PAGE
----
The Fresh Loaf

News & Information for Amateur Bakers and Artisan Bread Enthusiasts

Will Steaming Damage my New Oven

mizrachi's picture
mizrachi

Will Steaming Damage my New Oven

With my ancient but reliable electric oven, I steamed with great success using a tray of ice cubes and a spritzer.  But now that I moved and own a new and expensive gas oven, I'm afraid steaming might damage the electronics.  How can I reliably steam without destroying my oven?

 

 

fpatton's picture
fpatton

Heck, my oven's electronics can't stand up to the oven's own cleaning cycle. The only problem I've ever seen induced seems to be due to high heat, not steam. (I've been baking at high temperatures a lot longer than I've been using steam.) That's on a decent GE electric oven, not gas,  and as always, YMMV. However, my experience in the semiconductor industry suggests that heat, and specifically heat cycling, is the bigger deal with electronics.

Fred

richkaimd's picture
richkaimd

Before you do something that might invalidate your warranty, call the maker to ask you question.  I all that they say is that you should not do it because it'll invalidate your warranty, you'll be ahead.

Chuck's picture
Chuck

Cover the bread with something like an upside down foil roasting pan (cheap at your sumermarket), the top of a roasting pan (bought off eBay?), etc. Also try searching "magic bowl" here.

For me it works just as well. (I usually "mist" the inside of my cover pan before putting it over the bread  ...not sure if that's really necessary though.) Probably the biggest problem will be dealing with awkward loaf dimensions; for example have you ever seen a roasting pan as long as a baguette?


Steam condensation damage to an oven's electronic controls is a real crap shoot. It very seldom happens (in fact if you want it to happen so you have an excuse to get a new oven, it will probably never happen:-). But if you're one of the few unluckly ones, you can suddenly be faced with an inconveniently dead oven followed by a very large repair bill. To me it seems easy enough to avoid the small risk simply by switching methods from steaming the whole oven to steaming just the bread.

wassisname's picture
wassisname

Removed - because Chuck is faster :)

larryparis10's picture
larryparis10

For what it's worth, I blitzed my electronic control, called the clock in repairman's lingo, and gave up contracting one of two repairman after talking to them--it was a kind of the cost is what the cost is. So I decided to do the job myself, and I'm glad I did. First of all, the "clock" was reasonably inexpensive, about $150 for a classic and beloved GE profile, and while taking the oven apart I was able to clean off an almost unimaginable amount of grease. As for the work itself, it was pretty much writing down what I was taking off, and the clock itself, with the wires still attached, made the substition a no brainer.  Anyway, this was my experience, for what it's worth. (About $300, not including the part, I would guess.)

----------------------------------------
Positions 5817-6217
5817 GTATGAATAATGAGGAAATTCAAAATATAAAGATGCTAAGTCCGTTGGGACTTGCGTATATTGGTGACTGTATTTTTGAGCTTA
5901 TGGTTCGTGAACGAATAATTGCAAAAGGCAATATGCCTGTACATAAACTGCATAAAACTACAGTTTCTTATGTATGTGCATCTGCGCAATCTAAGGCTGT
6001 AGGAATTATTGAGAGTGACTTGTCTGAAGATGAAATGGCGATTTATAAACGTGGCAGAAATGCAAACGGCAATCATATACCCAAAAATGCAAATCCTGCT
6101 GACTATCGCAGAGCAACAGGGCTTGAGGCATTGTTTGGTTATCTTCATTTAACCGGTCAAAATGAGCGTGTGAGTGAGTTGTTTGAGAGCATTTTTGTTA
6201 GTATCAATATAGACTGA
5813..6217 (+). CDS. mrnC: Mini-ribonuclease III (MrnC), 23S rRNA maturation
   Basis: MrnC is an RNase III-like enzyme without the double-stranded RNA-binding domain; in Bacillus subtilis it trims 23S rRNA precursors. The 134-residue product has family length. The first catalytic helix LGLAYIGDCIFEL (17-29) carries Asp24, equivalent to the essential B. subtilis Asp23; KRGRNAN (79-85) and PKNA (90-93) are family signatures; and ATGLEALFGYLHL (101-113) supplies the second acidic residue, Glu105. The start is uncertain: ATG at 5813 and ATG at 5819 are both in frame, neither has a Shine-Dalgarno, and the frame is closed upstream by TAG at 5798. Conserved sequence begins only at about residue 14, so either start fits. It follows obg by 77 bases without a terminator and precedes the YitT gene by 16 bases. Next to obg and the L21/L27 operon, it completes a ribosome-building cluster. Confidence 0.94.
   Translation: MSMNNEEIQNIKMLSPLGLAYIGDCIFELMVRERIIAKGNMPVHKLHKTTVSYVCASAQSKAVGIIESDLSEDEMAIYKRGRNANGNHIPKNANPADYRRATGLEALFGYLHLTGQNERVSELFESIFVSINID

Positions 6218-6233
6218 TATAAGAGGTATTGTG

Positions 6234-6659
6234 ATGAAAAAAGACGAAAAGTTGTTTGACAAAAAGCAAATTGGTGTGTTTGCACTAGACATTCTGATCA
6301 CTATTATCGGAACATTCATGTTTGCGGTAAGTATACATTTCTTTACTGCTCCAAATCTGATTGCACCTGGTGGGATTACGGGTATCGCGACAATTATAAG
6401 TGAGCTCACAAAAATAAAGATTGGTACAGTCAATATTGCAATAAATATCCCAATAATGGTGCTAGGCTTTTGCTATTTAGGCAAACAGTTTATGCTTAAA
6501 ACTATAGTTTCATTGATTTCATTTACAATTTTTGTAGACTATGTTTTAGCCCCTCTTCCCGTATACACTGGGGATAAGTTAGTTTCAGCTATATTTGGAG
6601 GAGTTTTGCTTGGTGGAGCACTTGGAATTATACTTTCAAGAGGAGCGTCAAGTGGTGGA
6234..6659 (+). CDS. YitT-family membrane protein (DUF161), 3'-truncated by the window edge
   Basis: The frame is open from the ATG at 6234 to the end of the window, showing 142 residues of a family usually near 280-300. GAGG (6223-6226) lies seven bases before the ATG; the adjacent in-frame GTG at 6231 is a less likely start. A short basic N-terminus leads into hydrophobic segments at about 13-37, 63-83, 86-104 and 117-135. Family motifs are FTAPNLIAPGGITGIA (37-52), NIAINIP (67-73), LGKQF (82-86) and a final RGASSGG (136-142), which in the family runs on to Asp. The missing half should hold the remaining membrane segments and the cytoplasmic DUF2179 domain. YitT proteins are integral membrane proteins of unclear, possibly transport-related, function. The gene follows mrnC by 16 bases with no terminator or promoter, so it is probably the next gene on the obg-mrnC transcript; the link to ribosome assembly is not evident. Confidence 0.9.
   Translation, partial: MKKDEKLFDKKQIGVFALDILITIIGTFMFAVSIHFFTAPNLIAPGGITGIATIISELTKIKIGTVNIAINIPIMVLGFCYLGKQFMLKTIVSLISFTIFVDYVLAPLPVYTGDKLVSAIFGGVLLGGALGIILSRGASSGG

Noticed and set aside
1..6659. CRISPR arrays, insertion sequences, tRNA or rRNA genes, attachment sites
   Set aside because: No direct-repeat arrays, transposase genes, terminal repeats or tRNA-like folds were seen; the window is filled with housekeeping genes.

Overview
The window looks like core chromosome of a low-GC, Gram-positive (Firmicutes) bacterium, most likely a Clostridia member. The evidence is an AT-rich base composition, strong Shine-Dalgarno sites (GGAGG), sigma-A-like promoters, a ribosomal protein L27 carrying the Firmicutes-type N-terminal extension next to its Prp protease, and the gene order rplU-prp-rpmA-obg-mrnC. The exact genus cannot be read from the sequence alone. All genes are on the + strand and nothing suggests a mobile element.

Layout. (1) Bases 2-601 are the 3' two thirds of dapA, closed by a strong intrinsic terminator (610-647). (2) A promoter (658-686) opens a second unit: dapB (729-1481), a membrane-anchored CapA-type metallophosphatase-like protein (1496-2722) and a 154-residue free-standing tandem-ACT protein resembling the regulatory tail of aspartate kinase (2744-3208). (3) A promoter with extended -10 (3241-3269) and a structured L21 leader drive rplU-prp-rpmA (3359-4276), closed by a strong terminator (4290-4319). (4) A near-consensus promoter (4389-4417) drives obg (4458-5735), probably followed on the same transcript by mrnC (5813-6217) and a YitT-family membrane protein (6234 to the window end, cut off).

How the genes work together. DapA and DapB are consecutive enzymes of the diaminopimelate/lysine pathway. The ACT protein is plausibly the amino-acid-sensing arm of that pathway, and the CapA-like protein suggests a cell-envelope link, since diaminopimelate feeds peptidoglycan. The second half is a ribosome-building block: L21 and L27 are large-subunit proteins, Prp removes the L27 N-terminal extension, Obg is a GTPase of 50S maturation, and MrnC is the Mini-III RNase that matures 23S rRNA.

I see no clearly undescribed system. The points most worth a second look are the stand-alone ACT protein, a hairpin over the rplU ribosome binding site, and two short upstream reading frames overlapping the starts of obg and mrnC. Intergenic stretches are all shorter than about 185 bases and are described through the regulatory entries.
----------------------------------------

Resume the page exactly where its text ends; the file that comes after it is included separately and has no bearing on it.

fpatton's picture
fpatton

...at least on my GE Profile, is the ribbon cable between the control panel and the module. What appears to be a failure (but which can often be rectified by a "Fonzie-style" pounding on the panel) may just be the ribbon cable losing continuity at the connection. I've successfully fixed this particular failure a couple of times by detaching the cable (there's a latch, so don't just rip it out), cleaning the copper contact surfaces, and re-attaching it. Sadly, it's not permanent.

This sort of thing might be exacerbated by steam production, but it's a relatively easy fix. I'd think this would be a more likely outcome from using steam than complete electronics failure.

Fred

Chuck's picture
Chuck

...cleaning the copper contact surfaces...

If it's like a personal computer, the contacts are pretty thin and delicate. It's awfully easy to scratch them. And many "cleaning solutions" leave a thin residue that over time actually eats away the metal. So a "quick fix" can easily make the next failure happen sooner.

The best printed circuit contact cleaner I've found (believe it or not) is a pencil eraser! I keep one of those big blocky PinkPearl erasers in my electronics toolbag for just this purpose. "Erase" the contacts until they're clean (and often shiny), connect up the ribbon cable again, and if you're lucky the fit will be so tight it will keep condensation out and won't fail again for a long time.

fpatton's picture
fpatton

Yes, sorry, I should have specified the cleaning method. This particular ribbon is fairly heavy duty, but another good tip is to move the eraser toward the end of the ribbon only. Scrubbing back and forth is a good way to end up with a folded or torn ribbon cable. (Learned from bitter personal experience...) And be sure to support the back of the cable against something solid, like a small block of wood.

Fred